As the world continues to grapple with a worsening indoor air quality crisis, Rentokil Initial last month announced it will bring Radic8’s VIRUSKILLER air purifier to Australia and New Zealand.
The product is proven to kill 99.99 per cent of Coronavirus in the air (when independently tested against Coronavirus DF2, a surrogate for Coronavirus, on a single air pass).
The COVID19 Delta strain – largely characterised by aerosol transmission – has only accelerated this crisis. With Australians spending 90 per cent of their time indoors, adopting strategies to improve air quality within low ventilation areas is crucial in making these spaces safer, according to Rentokil Initial national technical and innovation manager, John Keogh.
Despite acknowledgement by the World Health Organisation (WHO) that SARS-CoV-2 is an airborne virus, most Australian businesses have no formal air hygiene practices in place or guidelines to follow.
“We are facing the worst indoor air quality crisis in history. It has never been clearer that businesses need to take action to protect their customers, employees, and bottom-line against the well-documented risks of poor indoor air quality,” he said.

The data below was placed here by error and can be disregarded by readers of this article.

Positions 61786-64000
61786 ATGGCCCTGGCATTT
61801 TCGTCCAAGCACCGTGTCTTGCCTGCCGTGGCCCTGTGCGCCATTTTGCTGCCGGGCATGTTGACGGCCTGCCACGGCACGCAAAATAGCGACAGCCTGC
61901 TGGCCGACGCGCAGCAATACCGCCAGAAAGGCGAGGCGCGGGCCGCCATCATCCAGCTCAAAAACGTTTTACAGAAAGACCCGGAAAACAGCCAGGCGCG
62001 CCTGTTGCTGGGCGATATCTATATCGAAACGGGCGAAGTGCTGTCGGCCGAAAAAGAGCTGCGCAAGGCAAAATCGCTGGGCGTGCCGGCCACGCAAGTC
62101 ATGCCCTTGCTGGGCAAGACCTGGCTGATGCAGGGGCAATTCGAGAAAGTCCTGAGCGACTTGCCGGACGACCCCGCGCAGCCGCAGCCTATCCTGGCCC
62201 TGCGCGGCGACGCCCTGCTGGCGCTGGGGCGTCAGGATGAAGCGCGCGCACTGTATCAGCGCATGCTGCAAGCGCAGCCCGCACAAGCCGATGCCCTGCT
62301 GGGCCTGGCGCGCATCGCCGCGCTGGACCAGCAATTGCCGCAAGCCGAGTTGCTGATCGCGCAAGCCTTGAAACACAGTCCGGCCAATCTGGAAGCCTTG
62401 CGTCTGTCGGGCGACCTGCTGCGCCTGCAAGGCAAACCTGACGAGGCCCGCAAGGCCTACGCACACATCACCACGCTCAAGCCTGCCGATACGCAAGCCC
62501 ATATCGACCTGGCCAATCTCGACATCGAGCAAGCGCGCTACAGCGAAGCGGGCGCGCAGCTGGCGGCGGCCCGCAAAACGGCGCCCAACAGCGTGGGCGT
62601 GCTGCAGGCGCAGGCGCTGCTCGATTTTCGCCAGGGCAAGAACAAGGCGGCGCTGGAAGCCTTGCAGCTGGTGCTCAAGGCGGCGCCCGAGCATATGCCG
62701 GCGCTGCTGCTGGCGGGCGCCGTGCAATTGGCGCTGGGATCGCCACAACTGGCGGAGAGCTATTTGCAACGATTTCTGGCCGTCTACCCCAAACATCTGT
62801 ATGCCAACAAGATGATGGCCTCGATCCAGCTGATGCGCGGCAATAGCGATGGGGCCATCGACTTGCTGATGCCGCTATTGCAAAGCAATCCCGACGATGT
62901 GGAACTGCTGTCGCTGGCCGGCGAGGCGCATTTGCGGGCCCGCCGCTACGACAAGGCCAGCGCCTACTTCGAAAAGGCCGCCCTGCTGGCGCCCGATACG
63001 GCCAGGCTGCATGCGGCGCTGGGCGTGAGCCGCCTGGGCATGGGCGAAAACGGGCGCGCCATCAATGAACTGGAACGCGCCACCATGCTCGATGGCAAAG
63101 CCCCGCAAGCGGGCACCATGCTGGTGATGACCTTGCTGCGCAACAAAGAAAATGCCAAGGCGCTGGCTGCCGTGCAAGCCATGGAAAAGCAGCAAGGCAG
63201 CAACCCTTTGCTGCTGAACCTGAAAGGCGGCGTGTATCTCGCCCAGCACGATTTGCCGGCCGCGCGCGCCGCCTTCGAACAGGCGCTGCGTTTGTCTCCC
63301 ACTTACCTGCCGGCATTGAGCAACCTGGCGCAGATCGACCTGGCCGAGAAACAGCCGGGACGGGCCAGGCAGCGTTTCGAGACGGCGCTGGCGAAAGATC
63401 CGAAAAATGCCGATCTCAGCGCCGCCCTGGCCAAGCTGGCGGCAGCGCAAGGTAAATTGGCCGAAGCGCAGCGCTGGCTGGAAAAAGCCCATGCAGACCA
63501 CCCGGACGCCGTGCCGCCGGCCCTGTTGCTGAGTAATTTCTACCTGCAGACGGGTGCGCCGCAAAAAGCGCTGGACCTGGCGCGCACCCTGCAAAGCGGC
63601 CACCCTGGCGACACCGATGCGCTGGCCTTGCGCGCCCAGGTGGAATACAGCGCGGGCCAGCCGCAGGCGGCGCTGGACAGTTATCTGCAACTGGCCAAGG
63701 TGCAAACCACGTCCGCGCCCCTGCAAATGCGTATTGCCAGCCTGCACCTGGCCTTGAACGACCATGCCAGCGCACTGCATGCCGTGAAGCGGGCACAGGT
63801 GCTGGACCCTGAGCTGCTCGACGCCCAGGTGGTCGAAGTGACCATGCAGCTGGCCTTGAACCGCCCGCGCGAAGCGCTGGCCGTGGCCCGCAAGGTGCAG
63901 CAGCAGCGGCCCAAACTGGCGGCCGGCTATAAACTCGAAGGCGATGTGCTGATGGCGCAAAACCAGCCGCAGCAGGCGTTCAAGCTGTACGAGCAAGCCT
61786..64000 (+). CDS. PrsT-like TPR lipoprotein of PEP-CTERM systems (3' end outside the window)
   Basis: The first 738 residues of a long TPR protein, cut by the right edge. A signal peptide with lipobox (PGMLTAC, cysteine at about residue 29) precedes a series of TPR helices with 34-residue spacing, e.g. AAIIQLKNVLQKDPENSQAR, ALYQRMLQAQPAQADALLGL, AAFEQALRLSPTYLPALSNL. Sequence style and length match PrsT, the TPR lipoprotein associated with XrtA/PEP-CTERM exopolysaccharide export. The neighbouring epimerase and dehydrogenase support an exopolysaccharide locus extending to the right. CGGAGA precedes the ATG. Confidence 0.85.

“Typical air purifiers are not effective against ‘sick air’, including viruses, bacteria and mould, which is increasingly threatening physical and mental acuity.”
“VIRUSKILLER will help local businesses protect against health risks in poorly ventilated indoor spaces, including those posed by airborne pathogens. This first-of-its-kind product which with its patented technology to purify and decontaminate the air, is unparalleled in efficacy against airborne viruses, including COVID-19,” Keogh said.
Dean of Science at University of Technology Sydney, Professor Bruce Milthorpe, said when COVID-19 was first identified in Australia, in early 2020, lockdowns were effective.
He said early variants of COVID19 were largely transmitted by contact and droplet transmission, but the Delta strain has outstripped the current lockdown.
Milthorpe said research shows that aerosol transmission in places of low ventilation, such as hotels, aged care facilities, and medical practices, is the likely cause of current transmission.
“This is because poor ventilation means aerosols remain for a long time after the person has left,” he said.